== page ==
I have developed a practice drill regimen that runs through some of the core elements of combat shooting. It is doable in a lane in an indoor range. I use this practice drill regimen for my own skills maintenance, and I teach it to my private students. I will outline it here. It requires 100 rounds (two boxes) of ammunition.
Training for a gunfight means building skills you will need if you are in an armed confrontation. First and foremost, you will need good basic marksmanship skills because advanced combat shooting skills involve solid applications, and in some cases, modifications, of the basic skills. Thus, you must master the basics.
These include a solid (power) stance, a solid and stable (crush) grip on the gun, acquisition and maintenance of good sight alignment and sight picture, good trigger control and trigger reset, and good follow-through. Second, you will need good point shooting and retention shooting skills. There will be no time to take your time. You need to be able to fire multiple shots fast and accurately close in, because most gunfights happen within nine feet. And third, you will need to move! The person who stays planted is going nowhere fast, and in fact, may get planted. Conversely, the person who moves rapidly is more likely to emerge from the fight alive.
Every trip to the range for practice should include practicing basic marksmanship to refresh and strengthen the fundamentals. Advanced skills build on the basics. This first drill is a primer. I typically run at least 30 rounds through my primary defensive handgun at five, seven, ten, fifteen, and twenty to twenty-five yards. The handgun is brought on target either from the low ready, combat ready, compressed combat ready positions, or the holster. Typically I begin shooting close-in to build confidence and then increase my target distances.
Basic marksmanship means employing the fundamentals; power stance, hard two-handed grasp on the handgun, good sight alignment and sight picture, good trigger control and follow through (give the bullet time to leave the barrel before the trigger reset and preparing for the follow-up shot). For this drill, I am aiming for precision accuracy. I am essentially running the “one-hole drill” or “focus drill” that I have described in previous articles. This is a take as much time as you need drill to get all shots in one hole using the basics of good marksmanship.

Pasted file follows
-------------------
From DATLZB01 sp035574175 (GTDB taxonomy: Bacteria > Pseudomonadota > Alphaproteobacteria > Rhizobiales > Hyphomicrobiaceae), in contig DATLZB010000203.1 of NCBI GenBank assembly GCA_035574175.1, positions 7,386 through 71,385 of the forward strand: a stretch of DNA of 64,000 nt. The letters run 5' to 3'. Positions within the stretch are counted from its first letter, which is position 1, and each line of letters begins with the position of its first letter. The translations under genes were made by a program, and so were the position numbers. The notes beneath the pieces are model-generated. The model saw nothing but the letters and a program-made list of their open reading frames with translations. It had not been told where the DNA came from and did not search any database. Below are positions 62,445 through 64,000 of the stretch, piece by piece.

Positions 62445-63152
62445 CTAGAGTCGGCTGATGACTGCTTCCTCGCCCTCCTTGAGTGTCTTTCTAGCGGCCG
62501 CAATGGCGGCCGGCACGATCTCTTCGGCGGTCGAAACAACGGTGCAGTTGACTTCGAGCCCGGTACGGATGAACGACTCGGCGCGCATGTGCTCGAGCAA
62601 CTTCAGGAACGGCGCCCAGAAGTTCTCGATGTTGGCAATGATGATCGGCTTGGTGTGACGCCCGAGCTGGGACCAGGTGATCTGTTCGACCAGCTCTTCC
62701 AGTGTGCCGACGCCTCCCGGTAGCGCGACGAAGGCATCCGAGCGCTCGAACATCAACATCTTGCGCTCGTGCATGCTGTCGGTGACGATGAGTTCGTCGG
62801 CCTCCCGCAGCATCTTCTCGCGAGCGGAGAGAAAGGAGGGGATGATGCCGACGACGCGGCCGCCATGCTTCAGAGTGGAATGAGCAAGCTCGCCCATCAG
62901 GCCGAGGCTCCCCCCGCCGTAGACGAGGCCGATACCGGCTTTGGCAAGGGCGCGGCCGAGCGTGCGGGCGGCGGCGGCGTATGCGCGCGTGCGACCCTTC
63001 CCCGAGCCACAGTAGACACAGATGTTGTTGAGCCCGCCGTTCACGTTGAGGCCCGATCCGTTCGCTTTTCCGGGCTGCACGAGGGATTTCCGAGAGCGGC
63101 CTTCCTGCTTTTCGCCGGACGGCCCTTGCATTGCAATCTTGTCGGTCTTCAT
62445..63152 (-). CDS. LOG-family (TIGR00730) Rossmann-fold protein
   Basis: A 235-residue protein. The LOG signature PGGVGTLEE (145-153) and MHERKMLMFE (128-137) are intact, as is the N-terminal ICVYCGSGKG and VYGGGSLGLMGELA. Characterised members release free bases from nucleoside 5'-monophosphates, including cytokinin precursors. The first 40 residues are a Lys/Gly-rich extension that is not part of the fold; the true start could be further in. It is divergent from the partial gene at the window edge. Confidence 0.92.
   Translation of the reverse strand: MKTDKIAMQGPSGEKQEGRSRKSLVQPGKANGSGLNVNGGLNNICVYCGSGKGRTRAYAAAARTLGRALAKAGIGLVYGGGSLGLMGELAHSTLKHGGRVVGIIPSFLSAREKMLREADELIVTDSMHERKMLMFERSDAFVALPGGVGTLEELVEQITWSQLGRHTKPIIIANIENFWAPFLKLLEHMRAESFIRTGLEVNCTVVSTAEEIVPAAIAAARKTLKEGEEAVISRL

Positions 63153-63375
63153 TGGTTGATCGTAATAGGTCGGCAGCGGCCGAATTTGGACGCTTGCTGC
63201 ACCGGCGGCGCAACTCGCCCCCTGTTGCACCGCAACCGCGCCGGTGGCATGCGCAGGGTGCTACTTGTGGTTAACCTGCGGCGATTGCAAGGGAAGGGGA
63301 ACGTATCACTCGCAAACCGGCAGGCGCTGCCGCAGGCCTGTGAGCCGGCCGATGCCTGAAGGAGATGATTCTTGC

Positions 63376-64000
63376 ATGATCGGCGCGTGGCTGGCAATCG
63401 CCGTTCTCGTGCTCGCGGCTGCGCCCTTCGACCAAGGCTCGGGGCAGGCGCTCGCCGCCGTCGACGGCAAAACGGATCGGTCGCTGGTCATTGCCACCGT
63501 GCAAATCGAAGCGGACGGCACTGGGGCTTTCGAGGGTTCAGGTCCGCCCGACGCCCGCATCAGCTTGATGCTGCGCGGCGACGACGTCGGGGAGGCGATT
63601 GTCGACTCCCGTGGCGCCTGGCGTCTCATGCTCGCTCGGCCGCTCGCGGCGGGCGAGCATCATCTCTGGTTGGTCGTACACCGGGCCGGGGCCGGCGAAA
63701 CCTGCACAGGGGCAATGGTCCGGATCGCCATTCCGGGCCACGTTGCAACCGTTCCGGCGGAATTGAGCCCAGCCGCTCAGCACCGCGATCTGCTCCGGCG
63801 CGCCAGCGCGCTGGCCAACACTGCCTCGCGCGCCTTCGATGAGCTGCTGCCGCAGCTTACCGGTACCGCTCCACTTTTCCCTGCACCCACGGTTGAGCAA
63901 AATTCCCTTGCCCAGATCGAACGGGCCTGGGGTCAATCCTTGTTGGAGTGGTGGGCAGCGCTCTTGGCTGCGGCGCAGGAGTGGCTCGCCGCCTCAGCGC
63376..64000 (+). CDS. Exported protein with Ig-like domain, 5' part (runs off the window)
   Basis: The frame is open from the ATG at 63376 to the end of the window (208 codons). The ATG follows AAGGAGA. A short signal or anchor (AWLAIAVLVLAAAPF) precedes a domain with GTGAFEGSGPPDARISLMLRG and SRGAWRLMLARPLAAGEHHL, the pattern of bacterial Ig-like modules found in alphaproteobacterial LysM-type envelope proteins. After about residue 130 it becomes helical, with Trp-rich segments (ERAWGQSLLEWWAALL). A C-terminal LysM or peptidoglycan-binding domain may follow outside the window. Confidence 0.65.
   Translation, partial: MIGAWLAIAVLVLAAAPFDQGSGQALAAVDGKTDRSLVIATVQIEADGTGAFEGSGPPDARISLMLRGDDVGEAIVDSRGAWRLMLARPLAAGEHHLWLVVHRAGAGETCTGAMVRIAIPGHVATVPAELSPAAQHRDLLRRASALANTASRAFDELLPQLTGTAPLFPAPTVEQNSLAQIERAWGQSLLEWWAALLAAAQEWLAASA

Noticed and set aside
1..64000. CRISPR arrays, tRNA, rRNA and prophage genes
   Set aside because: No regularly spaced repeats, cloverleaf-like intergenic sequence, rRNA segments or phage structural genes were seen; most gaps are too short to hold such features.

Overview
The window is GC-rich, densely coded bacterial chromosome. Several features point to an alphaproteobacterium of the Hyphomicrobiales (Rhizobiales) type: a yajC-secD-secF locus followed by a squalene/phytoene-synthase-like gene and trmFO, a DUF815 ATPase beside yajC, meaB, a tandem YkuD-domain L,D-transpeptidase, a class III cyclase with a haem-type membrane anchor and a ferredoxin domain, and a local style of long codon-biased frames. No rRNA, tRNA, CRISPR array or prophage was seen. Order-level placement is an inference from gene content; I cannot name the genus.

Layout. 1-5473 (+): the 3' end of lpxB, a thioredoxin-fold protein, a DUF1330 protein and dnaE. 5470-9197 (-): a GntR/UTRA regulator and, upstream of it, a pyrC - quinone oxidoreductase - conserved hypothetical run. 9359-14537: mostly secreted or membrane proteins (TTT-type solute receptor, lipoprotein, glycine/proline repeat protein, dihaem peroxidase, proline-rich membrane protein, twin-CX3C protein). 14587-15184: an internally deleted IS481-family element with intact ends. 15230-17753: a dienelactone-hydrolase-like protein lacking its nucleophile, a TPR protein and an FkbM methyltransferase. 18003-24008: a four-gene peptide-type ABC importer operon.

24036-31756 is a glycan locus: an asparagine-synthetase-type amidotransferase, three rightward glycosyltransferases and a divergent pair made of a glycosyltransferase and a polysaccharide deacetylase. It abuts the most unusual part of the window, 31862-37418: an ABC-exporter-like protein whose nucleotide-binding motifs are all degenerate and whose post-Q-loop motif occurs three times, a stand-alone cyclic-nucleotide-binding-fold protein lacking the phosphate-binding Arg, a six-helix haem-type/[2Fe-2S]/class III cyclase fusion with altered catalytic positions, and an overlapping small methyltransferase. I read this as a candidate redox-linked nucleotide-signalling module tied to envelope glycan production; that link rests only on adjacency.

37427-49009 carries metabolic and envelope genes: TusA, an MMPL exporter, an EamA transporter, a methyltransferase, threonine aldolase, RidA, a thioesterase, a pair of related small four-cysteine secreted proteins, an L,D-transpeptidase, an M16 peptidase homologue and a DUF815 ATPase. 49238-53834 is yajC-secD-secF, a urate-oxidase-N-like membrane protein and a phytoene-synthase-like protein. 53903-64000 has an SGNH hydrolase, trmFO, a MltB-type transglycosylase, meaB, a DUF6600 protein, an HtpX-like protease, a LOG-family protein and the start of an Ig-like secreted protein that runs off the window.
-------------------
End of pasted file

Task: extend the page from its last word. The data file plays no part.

This drill is the same as the above drill (incorporating all of the fundamentals) except that now you are shooting one-handed at various distances, alternating between your dominant and non-dominant hands. When you shoot one-handed, it is important to grip your handgun even harder, as you have only one hand on the gun. The harder you grasp, the better you will control the gun. Also, the harder you grasp, as we illustrated above, the easier it is to isolate your trigger finger.
The above two drills use up a box (50 rounds) of ammunition. The drills to follow require another 50 rounds. The following drills should incorporate movement at least some of the time that you run them, to the extent that the range will allow. Obviously, if you are working in an indoor range in a lane, your movement will be minimal. Basically, when you are not shooting, you should be moving. As noted defensive firearms trainer, John Farnam is fond of repeating, “Don’t just stand there like a potted palm.” If you present a static target in a real fight, you just might get planted. So, movement should be incorporated into your gun presentation (your draw from the holster) and movement should follow each string of shots.
DRILL 5 as you aim through point shooting at the target, you are shooting up the target from your initial point of aim/point of impact, sort of like a zipper.
In a real gunfight, you will be firing multiple shots. Typically the fight will begin close in. To prevail and survive, you need to get hits on your assailant before he hits you. And you need to move away from your assailant as you are doing so. Distance is your friend. This drill is
run at three, five, and seven yards. You begin from two-handed compressed ready. When you give yourself the go signal, start shooting from the compressed ready and fire two to three additional shots as you push your gun out to full extension.